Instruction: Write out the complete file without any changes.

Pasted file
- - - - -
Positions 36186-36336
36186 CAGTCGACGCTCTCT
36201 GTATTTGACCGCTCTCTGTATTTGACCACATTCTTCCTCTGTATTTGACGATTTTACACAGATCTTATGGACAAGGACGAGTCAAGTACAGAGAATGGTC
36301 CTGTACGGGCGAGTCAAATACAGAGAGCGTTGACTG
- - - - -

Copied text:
Positions 36186-36336
36186 CAGTCGACGCTCTCT
36201 GTATTTGACCGCTCTCTGTATTTGACCACATTCTTCCTCTGTATTTGACGATTTTACACAGATCTTATGGACAAGGACGAGTCAAGTACAGAGAATGGTC
36301 CTGTACGGGCGAGTCAAATACAGAGAGCGTTGACTG